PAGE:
If growing pendency times were just a USPTO issue, then Alison Brimelow of the EPO would not have told me last week that she believed that the EPO would have a backlog of around one million within in five years and that because of this she feared it “could not be mastered”. And here’s something else we talked about last week: anecdotal evidence that poor quality applications are clogging up the system. “I spend a lot of time talking to examiners and they tell me without doubt that there is stuff which crosses their desks which is of poor quality – it is one of their constant themes,” Brimelow said. “There does seem to be a problem with opportunistic use of the system, when we were set up to deal with unopportunistic use,” she continued. While this is all anecdotal at the moment, it may not be for too much longer. The EPO Controller Ciaran McGinley, who also sat in on the interview, told me: “We are beginning to hear about systematic evidence that could soon emerge that will back up what the examiners are saying.” If and when it does, that will make for fascinating reading.

Any patent attorney, will tell you, off-the-record, about the little tricks they pull to keep an application alive when it is clear it has no chance of finally being granted; they will laugh as they recount the applications that they have submitted in the full knowledge that they should not lead to a patent; they will shake their heads and smile wryly at some of the stuff that has got through, which should not have done. Taken individually, each of these stories is pretty harmless. But then when you think that just about every patent attorney in the world can tell them, you begin to understand how we get the backlogs we do. And, don't forget, patent offices know these stories too.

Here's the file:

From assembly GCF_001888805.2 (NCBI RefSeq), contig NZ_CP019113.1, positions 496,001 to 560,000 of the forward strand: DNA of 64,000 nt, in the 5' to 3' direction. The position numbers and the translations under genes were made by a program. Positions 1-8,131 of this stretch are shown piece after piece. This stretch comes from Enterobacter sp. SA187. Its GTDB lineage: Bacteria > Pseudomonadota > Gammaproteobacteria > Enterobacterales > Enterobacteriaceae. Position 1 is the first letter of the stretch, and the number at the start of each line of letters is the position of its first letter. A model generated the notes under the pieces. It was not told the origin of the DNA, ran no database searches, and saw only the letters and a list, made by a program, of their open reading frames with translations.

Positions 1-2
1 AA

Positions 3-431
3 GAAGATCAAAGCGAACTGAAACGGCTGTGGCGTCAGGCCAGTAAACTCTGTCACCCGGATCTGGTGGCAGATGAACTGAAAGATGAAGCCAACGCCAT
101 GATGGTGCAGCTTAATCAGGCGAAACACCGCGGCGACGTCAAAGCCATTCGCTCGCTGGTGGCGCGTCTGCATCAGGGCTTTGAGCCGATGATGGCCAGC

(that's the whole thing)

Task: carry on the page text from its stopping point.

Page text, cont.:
So it is no surprise that offices think that if they could rid themselves of the “opportunistic” applications Brimelow refers to, while backlogs may not disappear, they could well become considerably more manageable. Given this, it is no great leap of the imagination to understand that patent offices are going to do all they can to limit such applications. Patent owners and their representatives can, of course, continue to turn a blind eye to the abuses of the patent system that are taking place, or pretend that they do not matter, or blame patent offices for them. But if they do, they cannot complain when offices take unpopular action – such as limiting claims and continuations (which, by the way, the Future Workload document published in December suggests the EPO also take a look at) – to tackle these abuses.

Of course, it is incumbent on all patent offices to ensure that their own houses are in order; but surely it is just as important for those that use the offices to ensure they are not abusing the service. It cannot be one rule for Jon Dudas and Alison Brimelow, and another rule for patent owners and attorneys. Unfortunately, it seems that this is just the situation we find ourselves in at the moment. And, I am afraid, it is not good enough.